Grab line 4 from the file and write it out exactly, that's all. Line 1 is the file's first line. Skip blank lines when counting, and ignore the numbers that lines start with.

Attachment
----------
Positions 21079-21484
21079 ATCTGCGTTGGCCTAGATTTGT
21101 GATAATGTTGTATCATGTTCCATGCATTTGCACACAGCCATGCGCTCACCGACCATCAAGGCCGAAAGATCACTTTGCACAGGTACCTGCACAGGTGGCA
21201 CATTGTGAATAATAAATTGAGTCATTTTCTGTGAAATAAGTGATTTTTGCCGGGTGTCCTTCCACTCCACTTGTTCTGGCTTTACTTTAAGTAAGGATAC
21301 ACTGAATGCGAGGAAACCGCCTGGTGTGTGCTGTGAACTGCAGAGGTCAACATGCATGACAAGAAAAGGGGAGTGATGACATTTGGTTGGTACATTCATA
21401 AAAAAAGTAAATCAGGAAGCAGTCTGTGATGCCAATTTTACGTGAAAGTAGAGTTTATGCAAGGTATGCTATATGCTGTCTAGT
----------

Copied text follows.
21201 CATTGTGAATAATAAATTGAGTCATTTTCTGTGAAATAAGTGATTTTTGCCGGGTGTCCTTCCACTCCACTTGTTCTGGCTTTACTTTAAGTAAGGATAC